What you can learn about live streaming from Apple’s event last week
I’ve been holding onto my iPhone 4s for a long time. As September 9th approached I started dreaming of finally upgrading to the iPhone 6, or whatever Apple decided to call the next release of the iPhone series.
I read the rumors like everyone else, and when the day came, I planned on watching the event live. In fact, I was so anxious I decided to tune in over an hour early to watch a pre-event show on CNET live. Intellectually I knew they would have nothing new to say before the event, but I couldn’t help myself from trying to learn just a little bit more an hour before everyone else.
And that’s when this lesson begins.
If you don’t know CNET, they are a leading news provider on everything technology. They have weekly and daily video series on all sorts of topics from new printers to the latest video games. Their approach is usually a balanced combination of entertainment and information.
Excited the day had finally arrived, I went to CNET’s website a little early. On the live video blog page they offered a link to receive an email reminder for the start of the pre-show. I signed up and went about my business.
At the appropriate time I tuned in, only to find a static screen with a CNET logo and music. They had an integrated chat screen next to the video where I, and just over 13,000 other people, were commenting on everything Apple.
But then, the chat topics began to focus on the CNET video feed. It was clear from the feed and the comments that people were tuned in from all over the world. And most were watching the same logo and music as I was. Every once in a while someone would pipe in saying the music changed, or they heard someone saying “Check, check”.
I only saw the logo and occasionally changing music for about ten minutes. Once or twice it sounded like someone talking faintly in the back ground, but then it went away. So while people started out furiously discussing what Apple would do during the event, the conversation turned toward questions about the CNET video. Why wasn’t it working? Did CNET jump the gun? Did they really mean to start at the same time as the Apple event? And what was that voice we occasionally heard but couldn’t really understand? Were we missing something? Commenters began posting links to other sites where people could watch more about the event since CNET wasn’t working.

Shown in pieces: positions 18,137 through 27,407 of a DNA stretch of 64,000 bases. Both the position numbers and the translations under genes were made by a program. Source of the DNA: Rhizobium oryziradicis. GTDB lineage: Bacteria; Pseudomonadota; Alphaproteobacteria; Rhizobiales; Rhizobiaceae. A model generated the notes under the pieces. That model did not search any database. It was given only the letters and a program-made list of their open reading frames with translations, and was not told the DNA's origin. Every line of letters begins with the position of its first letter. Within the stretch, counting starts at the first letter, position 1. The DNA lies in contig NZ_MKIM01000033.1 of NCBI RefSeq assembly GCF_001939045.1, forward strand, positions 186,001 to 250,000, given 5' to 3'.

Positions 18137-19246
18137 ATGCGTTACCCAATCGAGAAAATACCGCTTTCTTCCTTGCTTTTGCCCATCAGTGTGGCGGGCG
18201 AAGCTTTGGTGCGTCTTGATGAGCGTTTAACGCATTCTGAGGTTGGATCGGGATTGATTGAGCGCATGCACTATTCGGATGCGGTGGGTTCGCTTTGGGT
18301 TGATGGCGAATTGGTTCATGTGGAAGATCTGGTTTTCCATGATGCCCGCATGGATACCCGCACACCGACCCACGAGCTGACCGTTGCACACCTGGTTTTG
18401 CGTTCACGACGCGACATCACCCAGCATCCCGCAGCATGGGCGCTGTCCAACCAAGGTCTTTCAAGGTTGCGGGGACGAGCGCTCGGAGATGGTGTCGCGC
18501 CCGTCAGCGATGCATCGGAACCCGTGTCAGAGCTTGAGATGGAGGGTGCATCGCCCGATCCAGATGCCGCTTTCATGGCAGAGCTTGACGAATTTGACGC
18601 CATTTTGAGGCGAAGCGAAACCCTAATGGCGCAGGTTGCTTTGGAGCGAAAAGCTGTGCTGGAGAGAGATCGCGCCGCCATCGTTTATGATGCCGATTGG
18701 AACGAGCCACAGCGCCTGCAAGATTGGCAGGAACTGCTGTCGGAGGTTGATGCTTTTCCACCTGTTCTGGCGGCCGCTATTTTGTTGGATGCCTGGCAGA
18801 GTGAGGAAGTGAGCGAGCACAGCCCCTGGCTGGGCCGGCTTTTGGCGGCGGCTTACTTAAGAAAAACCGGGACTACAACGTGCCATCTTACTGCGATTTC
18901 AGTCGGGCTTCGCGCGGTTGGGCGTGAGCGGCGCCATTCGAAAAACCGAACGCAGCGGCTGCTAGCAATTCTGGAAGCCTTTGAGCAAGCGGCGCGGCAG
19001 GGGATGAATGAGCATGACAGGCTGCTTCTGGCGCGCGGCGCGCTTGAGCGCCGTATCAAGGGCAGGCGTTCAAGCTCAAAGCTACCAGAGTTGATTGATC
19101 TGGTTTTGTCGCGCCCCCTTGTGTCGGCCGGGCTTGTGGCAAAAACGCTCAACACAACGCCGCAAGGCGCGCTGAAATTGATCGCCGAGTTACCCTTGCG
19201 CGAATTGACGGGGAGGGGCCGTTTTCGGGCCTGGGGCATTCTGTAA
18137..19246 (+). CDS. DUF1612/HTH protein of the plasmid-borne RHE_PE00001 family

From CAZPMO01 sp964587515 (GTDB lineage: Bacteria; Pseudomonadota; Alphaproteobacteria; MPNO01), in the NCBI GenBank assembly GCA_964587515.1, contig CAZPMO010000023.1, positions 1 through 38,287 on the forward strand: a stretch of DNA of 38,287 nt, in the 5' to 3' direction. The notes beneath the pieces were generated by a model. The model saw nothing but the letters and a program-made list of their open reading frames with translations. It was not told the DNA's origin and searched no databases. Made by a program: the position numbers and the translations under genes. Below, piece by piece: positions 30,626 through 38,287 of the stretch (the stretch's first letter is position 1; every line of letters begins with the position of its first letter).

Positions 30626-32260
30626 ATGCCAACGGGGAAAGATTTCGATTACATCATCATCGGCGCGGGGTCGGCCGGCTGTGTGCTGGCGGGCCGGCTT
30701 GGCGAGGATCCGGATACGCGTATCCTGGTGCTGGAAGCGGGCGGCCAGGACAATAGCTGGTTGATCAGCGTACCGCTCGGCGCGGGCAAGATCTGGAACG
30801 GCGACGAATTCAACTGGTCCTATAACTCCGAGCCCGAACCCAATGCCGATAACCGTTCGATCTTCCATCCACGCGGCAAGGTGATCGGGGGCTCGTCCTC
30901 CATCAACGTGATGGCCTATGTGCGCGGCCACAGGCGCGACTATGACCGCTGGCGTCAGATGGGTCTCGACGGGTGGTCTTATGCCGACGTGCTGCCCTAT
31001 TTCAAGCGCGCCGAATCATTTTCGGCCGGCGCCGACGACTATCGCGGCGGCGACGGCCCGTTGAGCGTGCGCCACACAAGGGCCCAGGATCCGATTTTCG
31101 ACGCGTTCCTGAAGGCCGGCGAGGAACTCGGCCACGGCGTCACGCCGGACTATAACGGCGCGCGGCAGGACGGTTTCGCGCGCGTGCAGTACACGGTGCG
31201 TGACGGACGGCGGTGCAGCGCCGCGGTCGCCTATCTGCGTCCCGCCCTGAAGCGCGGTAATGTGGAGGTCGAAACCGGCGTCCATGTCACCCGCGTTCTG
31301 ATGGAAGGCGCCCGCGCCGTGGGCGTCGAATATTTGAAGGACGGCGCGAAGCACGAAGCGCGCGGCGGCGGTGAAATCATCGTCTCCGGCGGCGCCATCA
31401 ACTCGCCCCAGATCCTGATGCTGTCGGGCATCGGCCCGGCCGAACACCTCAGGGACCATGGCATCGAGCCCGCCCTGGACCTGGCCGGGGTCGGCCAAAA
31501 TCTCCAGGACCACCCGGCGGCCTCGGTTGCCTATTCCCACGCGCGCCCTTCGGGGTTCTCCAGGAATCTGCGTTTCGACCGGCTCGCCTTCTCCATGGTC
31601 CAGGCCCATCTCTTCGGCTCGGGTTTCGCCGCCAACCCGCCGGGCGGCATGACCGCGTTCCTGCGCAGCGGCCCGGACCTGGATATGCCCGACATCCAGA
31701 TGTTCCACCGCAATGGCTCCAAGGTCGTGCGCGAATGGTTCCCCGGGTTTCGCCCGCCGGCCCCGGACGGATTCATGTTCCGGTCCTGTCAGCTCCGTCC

Around 13.5 minutes after the video was scheduled to start, the feed kicked in, but the music overwhelmed the person talking. Then it went back to the logo.
Apple’s event didn’t start for another hour and fifteen minutes. I’d been ready to stay and watch the CNET show, but all the issues made me want to leave their site and see if I could find other coverage. But I was multitasking at my computer, so I let it keep going.
Sixteen minutes in, I heard the “Check, Check” people had mentioned in the comments awhile before I heard them myself. I began to wonder whether I was getting some kind of delayed feed, because others began to comment on the people in the video. I still only saw a logo.
At about seventeen minutes the video started with the introduction of the people who’d be in the pre-show video. It started off the host saying it was 8:45 Pacific time. According to my watch it was actually just after 9 a.m. Pacific.
So now it seemed for sure I had at least a 16-17 minute delay on my feed. Not what I want when I’m so anxious to see the Apple event promptly at 10 a.m. Pacific. As the comments flew by (with now over 112,000 other viewers), I saw some people were having the same experience I was. And it didn’t seem to matter where in the world they were.
By the time the video finally kicked in, I’d lost my enthusiasm for the pre-show. I left it on in the background, but started paying attention to other things. I set a timer so I could start streaming the Apple event on time, directly from the Apple website.
And of course, if you tried to watch the event live or read any of the news reports afterward, you know what a disaster the Apple live streaming was. But I’ll spare you my play by play of fits and starts, Chinese translations and trucking schedules. If you want to know more about the streaming of the event (not the content), you can find out what happened and why on this blog by Dan Rayburn on Streamingmedia.com. This quote from him though, basically sums it up:
“Apple simply didn’t provision and plan for the event properly.”
Now I apologise for dragging you ever so slowly through my experiences trying to stream video related to the Apple event. But if you found yourself annoyed, bored, or tempted to skip to the end here to find the point, well, that is the point.
Most viewers aren’t going to have as much patience as I had with CNET or the many thousands had with Apple that day. Unless you are a big name demanding customer loyalty just because of who you are, people will turn you off and either find someone else covering the event, or decide to do something else. And if you aren’t an Apple or CNET, your reputation could be so damaged you won’t have an audience for another live event.
And even if you are Apple, such a disaster will have people talking about the disastrous live streaming, and not the newest product launches. Even if it includes the long awaited watch. In the long run it probably won’t matter to Apple, but it just might put a ding in pre-orders because not everyone could see the event and get excited. Maybe they’ll just wait, or decide to buy an Android phone instead.
With live streaming you only get one shot to get it right. If you don’t, getting it wrong might be all people remember.